The Judicial System's Blessing Of Police Use Of Excessive Force Makes It Nearly Impossible To Hold Bad Cops Accountable
from the the-courts-have-cops'-backs,-but-who-has-yours? dept
It's not just the thin blue line insulating bad cops from accountability, it's the entire judicial system. From lower-level judges treating statements from police with amazing amounts of credulity even in the face of past misconduct or contradictory recordings to the nation's top court, the judiciary branch, giving police officers built-in defenses that far exceed those available to the public.
An op-ed by Edwin Chemerinsky (lawyer and Dean of Law at the University of California, Irvine) notes that recent decisions by the Supreme Court have put even more distance between bad cops and accountability. Earlier this year, the nation's top court essentially gave police officers permission to open fire on anyone deemed a threat and not stop firing until they determined the threat to be neutralized.
A suspect that led police on a 100-mph chase met his end when police officers fired 15 bullets in his vehicle, killing him and his passenger. Although other methods may have ended this chase without resulting in the suspect's death, the Supreme Court found nothing about this use of force was "excessive."
The Supreme Court reversed the decision of the Court of Appeals for the Sixth Circuit and ruled unanimously in favor of the police. Justice Samuel A. Alito Jr. said that the driver’s conduct posed a “grave public safety risk” and that the police were justified in shooting at the car to stop it. The court said it “stands to reason that, if police officers are justified in firing at a suspect in order to end a severe threat to public safety, the officers need not stop shooting until the threat has ended.”While the police have access to a wide variety of tactics and less-lethal weapons when dealing with "public safety risks," there's really no need for them to use anything but their guns. (Which they do… with gusto.) The Supreme Court's decision turns any perceived threats to "public safety" (practically speaking, "officer safety") into blank checks for excessive force.
Federal courts aren't much better than the Supreme Court when it comes to prosecuting excessive force. Amanda Taub at Vox, writing about the ongoing investigation into Ferguson police officer Darren Wilson's killing of unarmed resident Mike Brown, notes that while officers can find themselves facing both local and federal charges, Officer Wilson's chances of walking away from this situation intact are still very high.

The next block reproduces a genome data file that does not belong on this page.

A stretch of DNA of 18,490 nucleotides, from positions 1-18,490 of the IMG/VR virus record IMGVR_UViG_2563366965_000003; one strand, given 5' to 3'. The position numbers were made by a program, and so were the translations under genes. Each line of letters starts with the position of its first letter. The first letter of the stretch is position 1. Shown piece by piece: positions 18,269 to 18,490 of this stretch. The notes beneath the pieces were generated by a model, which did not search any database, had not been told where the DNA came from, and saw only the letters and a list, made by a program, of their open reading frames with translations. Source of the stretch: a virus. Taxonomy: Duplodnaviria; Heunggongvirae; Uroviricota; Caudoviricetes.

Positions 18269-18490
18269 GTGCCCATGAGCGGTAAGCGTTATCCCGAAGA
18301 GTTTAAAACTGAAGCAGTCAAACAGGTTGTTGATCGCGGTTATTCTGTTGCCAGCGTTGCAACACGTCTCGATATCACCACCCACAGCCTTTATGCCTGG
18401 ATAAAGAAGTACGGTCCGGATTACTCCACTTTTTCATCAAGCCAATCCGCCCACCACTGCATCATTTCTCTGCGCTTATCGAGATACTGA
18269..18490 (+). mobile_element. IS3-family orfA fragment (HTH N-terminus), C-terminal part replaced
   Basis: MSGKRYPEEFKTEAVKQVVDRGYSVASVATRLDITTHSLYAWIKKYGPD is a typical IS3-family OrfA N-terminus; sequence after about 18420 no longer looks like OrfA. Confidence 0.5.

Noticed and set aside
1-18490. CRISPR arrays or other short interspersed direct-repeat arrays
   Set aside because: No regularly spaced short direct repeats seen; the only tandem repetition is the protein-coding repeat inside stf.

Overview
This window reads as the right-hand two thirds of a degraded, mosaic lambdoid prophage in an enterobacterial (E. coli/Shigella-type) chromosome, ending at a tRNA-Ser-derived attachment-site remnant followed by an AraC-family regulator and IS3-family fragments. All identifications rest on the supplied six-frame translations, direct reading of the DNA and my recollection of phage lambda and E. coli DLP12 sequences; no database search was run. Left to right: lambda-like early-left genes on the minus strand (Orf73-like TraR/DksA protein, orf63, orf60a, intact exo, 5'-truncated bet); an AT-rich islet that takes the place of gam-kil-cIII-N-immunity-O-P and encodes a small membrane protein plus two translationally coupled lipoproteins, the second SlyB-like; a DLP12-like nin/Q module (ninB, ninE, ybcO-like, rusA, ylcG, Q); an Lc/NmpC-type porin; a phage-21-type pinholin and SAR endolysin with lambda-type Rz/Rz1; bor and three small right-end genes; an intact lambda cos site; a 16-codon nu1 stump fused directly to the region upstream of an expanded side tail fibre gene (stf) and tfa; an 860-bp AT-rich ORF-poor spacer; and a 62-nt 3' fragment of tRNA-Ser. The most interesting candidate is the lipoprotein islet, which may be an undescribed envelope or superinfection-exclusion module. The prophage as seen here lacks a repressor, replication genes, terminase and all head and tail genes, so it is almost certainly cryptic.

Simple murder is not a federal offense, but it is a federal crime for a police officer to deprive someone of his rights under the Constitution. If a victim dies, the perpetrator can be sentenced to life in prison or even the death penalty. That means the DOJ could prosecute Wilson under federal law for violating Brown's civil rights, if the evidence supports that charge.If pursuing criminal charges seems futile, Wilson could still face a civil lawsuit, with only a slightly greater chance of success. This, too, can be traced back to the Supreme Court.
Federal civil rights prosecutions are rare, though, and convictions are even rarer. A study from Syracuse University's TRAC program found that between 1986 and 2003, fewer than 2 percent of civil rights matters referred to the DOJ were ever prosecuted. Out of 43,331 referrals, 690 were actually prosecuted — and of those, 423 resulted in a conviction.
When there is not absolute immunity, police officers are still protected by “qualified immunity” when sued for monetary damages. The Supreme Court, in an opinion by Justice Antonin Scalia in 2011, ruled that a government officer can be held liable only if “every reasonable official” would have known that his conduct was unlawful. For example, the officer who shot Michael Brown can be held liable only if every reasonable officer would have known that the shooting constituted the use of excessive force and was not self-defense.We already know the Ferguson Police Dept. believes Wilson's actions to be defensible. Statements released by the department claim that Mike Brown got into an altercation with Officer Wilson and tried to grab his gun. It has also claimed that Officer Wilson suffered injuries from Wilson's attack (although it has released no photos or medical information to back up these claims). The courts have repeatedly shown that officers claiming to fear for their safety are fully justified in deploying deadly force. In the absence of any start-to-finish recordings of the incident, it becomes the police department's word against the words of Mike Brown's legal representatives. And the department will have some form of immunity as well as "officer safety" to deploy in its defense.
With all of this in play, it seems unlikely that there will be a satisfactory resolution to the Ferguson situation. And, despite all appearances otherwise, Officer Wilson may truly be justified in his shooting of Mike Brown. But the legal roadblocks erected by every level of the judicial system makes it extremely difficult to combat the use of excessive force. Even when the system comes together to punish officer wrongdoing, it's rarely the officer that bears the burden. Whether it's a settlement or a prison sentence, it's still the public footing the bill.